Scalise Is Not NOT Interested In Being Backup Plan For Speaker

WASHINGTON, DC - JULY 19: House Republican Whip Steve Scalise (R-LA) speaks at a press conference following their weekly caucus meeting in the U.S. Capitol Building on July 19, 2022 in Washington, DC. During the pres... WASHINGTON, DC - JULY 19: House Republican Whip Steve Scalise (R-LA) speaks at a press conference following their weekly caucus meeting in the U.S. Capitol Building on July 19, 2022 in Washington, DC. During the press conference the Republican House Members spoke about U.S. President Joe Biden's domestic agenda and the President's recent trip to the Middle East. (Photo by Anna Moneymaker/Getty Images) MORE LESS
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The fight for speakership has House Republicans squirming, as Kevin McCarthy (R-CA) loyalists and the MAGA-infused Freedom Caucus clash over McCarthy’s speakership bid. And now, one of McCarthy’s most ardent supporters is not entirely shutting down questions about being a possible backup should McCarthy fail. 

Rep. Steve Scalise (R-LA), the No. 2 House Republican, told CNN’s Manu Raju that he wouldn’t speculate on the possibility that he could emerge as a candidate for speaker next year if McCarthy failed to get the 218 votes he needs to secure the top gig. But he didn’t deny it either.

“I’m not going to get into speculation,” Scalise said. “Obviously our focus is on getting it resolved by January 3. And there’s a lot of conversations that everybody has been having.”

Scalise is very supportive of McCarthy. And he told Punchbowl News on Tuesday that he thinks McCarthy will wrangle enough votes to become the next speaker of the House. But the question of what happens if McCarthy fails is a valid one that’s creating chatter among Republicans as other names are floated — including Scalise and right-wing conservative Rep. Andy Biggs (R-AZ).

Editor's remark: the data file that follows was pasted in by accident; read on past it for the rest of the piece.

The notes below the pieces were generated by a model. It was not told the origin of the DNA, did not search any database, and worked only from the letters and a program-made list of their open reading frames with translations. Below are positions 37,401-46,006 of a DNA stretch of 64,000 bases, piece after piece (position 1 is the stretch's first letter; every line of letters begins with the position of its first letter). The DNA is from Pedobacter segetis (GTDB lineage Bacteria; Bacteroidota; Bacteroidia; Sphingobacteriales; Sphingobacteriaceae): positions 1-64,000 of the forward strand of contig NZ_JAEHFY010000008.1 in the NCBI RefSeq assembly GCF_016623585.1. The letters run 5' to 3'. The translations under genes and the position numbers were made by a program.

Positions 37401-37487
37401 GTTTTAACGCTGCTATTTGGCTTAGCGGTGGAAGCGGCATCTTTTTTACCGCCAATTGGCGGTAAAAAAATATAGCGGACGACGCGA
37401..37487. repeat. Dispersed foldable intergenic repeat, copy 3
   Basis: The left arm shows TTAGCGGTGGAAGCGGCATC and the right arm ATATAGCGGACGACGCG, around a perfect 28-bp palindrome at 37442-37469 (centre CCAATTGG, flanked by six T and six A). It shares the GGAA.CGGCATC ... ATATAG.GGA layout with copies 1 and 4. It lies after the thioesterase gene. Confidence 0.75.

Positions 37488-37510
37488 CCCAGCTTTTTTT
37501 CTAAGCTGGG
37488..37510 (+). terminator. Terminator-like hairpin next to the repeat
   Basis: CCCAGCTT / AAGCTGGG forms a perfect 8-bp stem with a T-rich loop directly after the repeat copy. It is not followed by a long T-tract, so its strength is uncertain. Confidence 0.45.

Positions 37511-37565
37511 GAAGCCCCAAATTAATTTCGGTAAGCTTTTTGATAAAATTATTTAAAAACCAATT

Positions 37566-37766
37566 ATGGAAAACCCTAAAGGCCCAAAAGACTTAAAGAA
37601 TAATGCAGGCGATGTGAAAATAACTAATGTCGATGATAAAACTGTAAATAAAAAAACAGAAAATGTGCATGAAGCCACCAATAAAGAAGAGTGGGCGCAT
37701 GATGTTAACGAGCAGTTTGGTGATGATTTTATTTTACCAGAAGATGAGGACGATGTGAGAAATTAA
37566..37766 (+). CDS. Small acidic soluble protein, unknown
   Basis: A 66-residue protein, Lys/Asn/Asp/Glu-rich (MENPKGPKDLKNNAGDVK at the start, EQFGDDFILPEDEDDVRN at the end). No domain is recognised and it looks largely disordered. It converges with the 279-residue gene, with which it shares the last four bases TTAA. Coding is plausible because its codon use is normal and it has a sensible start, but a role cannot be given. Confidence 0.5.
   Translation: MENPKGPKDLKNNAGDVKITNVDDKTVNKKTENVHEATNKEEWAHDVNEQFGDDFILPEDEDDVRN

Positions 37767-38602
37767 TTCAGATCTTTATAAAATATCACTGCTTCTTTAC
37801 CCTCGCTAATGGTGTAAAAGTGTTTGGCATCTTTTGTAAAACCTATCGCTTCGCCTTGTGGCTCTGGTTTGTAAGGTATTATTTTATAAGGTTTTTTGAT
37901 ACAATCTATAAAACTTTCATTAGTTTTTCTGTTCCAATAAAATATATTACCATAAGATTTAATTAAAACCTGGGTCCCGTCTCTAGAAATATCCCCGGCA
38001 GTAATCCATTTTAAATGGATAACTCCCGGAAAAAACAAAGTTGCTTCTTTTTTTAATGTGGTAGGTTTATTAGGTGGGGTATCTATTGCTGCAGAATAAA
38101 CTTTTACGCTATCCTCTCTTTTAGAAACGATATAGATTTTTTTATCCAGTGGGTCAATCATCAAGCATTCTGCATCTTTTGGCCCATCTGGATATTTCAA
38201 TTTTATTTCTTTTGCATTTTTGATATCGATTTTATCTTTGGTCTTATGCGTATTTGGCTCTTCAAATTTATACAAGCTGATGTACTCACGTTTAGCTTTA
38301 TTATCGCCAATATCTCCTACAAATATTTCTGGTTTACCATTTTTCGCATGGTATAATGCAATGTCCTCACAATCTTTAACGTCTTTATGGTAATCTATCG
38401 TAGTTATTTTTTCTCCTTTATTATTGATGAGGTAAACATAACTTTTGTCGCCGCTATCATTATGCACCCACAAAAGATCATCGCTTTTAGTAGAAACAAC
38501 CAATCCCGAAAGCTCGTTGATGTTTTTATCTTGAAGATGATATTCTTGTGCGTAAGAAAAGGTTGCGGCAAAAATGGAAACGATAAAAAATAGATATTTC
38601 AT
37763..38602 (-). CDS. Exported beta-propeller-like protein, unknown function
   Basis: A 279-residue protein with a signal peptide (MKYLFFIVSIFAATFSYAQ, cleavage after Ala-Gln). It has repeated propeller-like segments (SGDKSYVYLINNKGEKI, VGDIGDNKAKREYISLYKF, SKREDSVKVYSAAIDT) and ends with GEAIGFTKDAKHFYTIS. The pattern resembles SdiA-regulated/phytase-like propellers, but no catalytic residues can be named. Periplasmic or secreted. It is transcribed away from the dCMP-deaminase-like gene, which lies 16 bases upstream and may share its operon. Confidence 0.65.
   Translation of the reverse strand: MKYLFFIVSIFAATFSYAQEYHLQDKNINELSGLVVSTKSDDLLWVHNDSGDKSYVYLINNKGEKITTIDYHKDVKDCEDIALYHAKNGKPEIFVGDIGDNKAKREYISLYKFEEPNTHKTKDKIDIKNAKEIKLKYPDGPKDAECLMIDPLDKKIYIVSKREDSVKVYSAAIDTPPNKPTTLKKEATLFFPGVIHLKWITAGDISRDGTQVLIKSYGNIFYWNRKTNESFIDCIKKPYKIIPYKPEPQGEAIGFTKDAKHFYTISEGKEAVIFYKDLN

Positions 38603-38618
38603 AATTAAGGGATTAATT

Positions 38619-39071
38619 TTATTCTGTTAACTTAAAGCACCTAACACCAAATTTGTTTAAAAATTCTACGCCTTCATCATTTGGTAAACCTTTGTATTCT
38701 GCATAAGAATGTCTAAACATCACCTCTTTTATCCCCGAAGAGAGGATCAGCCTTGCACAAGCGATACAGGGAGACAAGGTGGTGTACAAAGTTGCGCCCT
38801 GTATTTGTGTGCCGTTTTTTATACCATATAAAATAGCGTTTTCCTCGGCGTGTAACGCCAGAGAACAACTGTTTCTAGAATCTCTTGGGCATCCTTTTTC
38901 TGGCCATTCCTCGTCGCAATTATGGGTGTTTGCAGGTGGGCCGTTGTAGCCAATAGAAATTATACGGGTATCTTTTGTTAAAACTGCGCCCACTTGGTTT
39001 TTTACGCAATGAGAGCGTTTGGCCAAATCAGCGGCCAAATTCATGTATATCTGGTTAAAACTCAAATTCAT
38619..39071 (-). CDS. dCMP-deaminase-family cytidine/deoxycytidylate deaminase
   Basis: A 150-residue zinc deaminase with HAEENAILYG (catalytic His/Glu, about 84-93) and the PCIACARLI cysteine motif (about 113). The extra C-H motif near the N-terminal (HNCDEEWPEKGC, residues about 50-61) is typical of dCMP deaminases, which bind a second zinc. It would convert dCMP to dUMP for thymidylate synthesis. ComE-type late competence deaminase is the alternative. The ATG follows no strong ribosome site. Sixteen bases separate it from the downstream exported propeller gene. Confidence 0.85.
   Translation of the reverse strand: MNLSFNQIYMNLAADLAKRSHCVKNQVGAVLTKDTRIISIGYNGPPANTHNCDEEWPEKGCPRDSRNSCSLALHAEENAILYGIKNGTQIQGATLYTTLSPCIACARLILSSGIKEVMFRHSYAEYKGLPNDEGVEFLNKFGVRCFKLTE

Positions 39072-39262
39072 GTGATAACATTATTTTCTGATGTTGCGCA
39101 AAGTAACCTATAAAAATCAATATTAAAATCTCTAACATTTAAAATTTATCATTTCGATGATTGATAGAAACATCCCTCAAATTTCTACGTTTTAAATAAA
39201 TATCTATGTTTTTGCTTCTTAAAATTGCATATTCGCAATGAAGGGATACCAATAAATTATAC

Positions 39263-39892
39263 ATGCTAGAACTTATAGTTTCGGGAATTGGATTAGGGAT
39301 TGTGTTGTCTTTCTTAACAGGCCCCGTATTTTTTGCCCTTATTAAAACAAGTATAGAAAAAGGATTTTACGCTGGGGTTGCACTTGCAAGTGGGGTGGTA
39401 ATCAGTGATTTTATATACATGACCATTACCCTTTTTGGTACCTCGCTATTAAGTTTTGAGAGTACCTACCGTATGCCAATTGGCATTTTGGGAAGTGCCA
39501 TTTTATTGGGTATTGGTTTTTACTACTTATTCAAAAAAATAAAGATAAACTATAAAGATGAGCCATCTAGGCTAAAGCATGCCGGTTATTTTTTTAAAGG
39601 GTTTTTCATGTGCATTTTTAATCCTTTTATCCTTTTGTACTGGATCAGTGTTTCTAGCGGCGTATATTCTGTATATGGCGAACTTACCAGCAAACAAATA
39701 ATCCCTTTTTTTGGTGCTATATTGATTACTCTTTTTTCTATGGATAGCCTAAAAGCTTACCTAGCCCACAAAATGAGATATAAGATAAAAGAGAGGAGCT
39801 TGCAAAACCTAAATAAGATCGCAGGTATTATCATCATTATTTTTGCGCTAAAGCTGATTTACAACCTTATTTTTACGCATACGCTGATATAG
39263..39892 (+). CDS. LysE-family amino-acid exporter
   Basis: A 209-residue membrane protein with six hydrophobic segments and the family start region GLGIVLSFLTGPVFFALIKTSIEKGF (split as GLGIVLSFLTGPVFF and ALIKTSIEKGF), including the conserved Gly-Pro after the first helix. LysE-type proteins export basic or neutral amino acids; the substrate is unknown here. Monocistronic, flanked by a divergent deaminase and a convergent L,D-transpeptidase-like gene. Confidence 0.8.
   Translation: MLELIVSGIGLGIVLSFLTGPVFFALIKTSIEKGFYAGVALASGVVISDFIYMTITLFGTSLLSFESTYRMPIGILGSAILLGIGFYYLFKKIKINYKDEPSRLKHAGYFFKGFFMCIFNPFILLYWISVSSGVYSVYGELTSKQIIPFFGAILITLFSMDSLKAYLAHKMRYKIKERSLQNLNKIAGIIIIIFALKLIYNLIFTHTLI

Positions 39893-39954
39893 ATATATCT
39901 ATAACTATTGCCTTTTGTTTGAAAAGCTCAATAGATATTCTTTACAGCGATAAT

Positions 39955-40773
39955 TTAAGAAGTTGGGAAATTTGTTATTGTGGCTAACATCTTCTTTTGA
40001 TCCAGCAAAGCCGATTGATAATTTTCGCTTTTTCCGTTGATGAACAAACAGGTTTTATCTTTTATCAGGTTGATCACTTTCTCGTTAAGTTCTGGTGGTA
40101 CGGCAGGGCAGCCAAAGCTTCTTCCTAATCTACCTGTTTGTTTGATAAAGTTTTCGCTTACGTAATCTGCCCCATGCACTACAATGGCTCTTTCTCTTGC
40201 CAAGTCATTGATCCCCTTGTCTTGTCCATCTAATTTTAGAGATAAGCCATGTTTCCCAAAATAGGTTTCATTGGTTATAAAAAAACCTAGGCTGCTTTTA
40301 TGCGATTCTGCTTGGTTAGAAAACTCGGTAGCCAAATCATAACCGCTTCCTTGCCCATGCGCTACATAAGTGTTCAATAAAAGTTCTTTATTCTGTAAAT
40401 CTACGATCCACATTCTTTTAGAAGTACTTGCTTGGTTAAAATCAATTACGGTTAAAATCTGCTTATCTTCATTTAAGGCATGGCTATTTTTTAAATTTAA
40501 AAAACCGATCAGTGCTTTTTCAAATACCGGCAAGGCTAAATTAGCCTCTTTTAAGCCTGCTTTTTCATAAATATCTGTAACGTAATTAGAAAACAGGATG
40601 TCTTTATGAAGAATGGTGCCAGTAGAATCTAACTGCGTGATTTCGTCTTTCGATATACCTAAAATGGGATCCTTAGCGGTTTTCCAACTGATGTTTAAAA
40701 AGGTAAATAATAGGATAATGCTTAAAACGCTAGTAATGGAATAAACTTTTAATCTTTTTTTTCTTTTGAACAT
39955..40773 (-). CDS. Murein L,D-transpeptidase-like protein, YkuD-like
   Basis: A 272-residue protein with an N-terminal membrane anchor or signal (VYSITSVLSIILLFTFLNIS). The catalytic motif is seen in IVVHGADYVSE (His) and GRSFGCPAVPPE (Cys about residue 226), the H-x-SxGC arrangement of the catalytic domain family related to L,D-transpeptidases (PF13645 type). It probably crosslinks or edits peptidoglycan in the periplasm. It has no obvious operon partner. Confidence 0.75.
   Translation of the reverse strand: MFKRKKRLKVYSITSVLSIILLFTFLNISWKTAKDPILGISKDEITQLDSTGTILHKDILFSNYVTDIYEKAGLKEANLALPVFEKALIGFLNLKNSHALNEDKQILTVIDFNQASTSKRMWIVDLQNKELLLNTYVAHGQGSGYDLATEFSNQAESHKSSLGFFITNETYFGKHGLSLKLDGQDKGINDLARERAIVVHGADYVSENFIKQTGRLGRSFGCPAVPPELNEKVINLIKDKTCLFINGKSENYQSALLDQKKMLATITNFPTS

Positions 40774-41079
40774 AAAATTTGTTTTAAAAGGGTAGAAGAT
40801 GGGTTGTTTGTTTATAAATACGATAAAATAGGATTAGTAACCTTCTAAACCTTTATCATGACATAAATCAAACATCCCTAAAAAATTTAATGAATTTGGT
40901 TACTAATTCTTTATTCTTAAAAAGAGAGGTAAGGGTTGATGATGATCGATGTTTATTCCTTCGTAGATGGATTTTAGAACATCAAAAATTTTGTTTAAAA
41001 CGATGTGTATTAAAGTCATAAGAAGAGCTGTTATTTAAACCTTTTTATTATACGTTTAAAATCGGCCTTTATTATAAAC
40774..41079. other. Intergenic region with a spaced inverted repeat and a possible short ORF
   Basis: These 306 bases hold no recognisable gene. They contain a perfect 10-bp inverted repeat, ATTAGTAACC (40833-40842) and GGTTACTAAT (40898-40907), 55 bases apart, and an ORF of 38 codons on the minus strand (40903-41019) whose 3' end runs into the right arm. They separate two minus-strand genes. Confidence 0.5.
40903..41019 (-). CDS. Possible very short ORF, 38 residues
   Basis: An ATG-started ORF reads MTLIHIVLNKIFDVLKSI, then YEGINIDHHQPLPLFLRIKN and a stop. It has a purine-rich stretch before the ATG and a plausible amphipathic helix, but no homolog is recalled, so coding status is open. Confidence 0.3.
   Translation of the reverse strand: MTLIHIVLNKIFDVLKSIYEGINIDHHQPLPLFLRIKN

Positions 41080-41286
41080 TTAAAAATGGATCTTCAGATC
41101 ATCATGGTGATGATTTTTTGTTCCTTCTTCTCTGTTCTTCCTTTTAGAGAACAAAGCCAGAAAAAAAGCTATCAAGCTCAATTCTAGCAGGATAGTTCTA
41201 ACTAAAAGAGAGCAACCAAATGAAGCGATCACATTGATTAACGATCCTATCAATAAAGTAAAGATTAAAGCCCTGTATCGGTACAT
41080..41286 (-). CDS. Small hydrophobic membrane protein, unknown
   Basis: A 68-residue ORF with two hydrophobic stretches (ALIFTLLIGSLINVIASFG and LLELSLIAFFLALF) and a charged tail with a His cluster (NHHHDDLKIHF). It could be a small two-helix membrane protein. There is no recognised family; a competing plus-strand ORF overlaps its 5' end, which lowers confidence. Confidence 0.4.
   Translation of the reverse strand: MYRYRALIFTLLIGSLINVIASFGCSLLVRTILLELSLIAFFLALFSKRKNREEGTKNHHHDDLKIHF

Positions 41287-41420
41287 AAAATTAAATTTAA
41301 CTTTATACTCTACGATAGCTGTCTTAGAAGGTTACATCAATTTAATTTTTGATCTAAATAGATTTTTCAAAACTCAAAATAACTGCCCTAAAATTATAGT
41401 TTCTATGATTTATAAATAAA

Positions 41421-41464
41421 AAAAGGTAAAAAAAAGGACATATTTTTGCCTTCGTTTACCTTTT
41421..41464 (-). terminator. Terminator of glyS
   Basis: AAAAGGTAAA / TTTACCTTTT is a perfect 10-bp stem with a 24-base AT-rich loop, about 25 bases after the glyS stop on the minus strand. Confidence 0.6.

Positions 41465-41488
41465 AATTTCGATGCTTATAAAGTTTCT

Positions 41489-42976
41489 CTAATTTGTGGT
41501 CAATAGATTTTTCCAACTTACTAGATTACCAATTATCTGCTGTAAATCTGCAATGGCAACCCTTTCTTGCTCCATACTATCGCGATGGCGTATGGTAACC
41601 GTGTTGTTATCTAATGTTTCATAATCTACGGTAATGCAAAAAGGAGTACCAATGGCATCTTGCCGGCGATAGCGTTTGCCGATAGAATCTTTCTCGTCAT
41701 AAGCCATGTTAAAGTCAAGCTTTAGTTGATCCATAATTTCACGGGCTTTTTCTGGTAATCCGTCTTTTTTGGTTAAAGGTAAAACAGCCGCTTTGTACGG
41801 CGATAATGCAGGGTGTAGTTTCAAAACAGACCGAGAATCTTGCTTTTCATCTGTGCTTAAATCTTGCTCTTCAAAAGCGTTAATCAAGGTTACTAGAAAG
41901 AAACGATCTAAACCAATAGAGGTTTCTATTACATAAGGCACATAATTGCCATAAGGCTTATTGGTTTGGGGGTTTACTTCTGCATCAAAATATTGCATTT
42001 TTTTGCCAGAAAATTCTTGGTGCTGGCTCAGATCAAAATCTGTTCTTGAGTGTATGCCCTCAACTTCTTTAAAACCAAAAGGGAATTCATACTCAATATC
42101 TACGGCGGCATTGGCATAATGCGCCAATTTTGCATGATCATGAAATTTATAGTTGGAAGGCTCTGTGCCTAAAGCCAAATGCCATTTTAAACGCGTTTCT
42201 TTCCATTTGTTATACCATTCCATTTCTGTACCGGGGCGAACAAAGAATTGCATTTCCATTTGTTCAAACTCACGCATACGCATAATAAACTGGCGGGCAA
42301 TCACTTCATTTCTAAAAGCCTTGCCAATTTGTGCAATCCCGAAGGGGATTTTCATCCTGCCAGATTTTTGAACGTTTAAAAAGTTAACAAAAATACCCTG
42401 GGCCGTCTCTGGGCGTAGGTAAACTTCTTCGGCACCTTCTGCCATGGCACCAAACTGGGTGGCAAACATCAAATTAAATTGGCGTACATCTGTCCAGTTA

Biggs officially announced his bid for speakership again on Tuesday. This is his second attempt to pull support from McCarthy after his symbolic challenge in the GOP leadership elections failed.

“I’m running for Speaker to break the establishment,” Biggs wrote in a Twitter post Tuesday. “Kevin McCarthy was created by, elevated by, and maintained by the establishment.” 

If McCarthy loses more than four Republican votes in the election scheduled for January 3, he will likely fall under the 218 votes he needs to become the new House leader.

So far five conservative members — Biggs, Rep. Bob Good (R-VA), Rep. Matt Gaetz (R-FL), Rep. Matt Rosendale (R-MT) and Rep. Ralph Norman (R-SC) — have publicly said they will not support McCarthy’s speakership bid. 

But up until Tuesday, the small but mighty chorus of MAGA-aligned detractors had no viable alternative to McCarthy

It is not clear if the far-right members opposing McCarthy would be willing to vote for Scalise should McCarthy fail, when they have one of their own, Biggs,  running for speakership.

Bigg’s speakership announcement came days after McCarthy played the slim majority card and said the Freedom Caucus holdouts opposing his speakership bid could squander the small majority House Republicans have if they don’t come together with the rest of the party and support him.

Last week McCarthy also warned that Democrats could end up picking the next speaker if House Republicans don’t come together.

“We have to speak as one voice. We will only be successful if we work together, or we’ll lose individually. This is very fragile — that we are the only stopgap for this Biden administration,” McCarthy said on Newsmax. “And if we don’t do this right, the Democrats can take the majority. If we play games on the floor, the Democrats can end up picking who the Speaker is.”

Biggs shut down that idea. “If members from either part cross the aisle during this vote, it would be political suicide for them,” Biggs said on Twitter.

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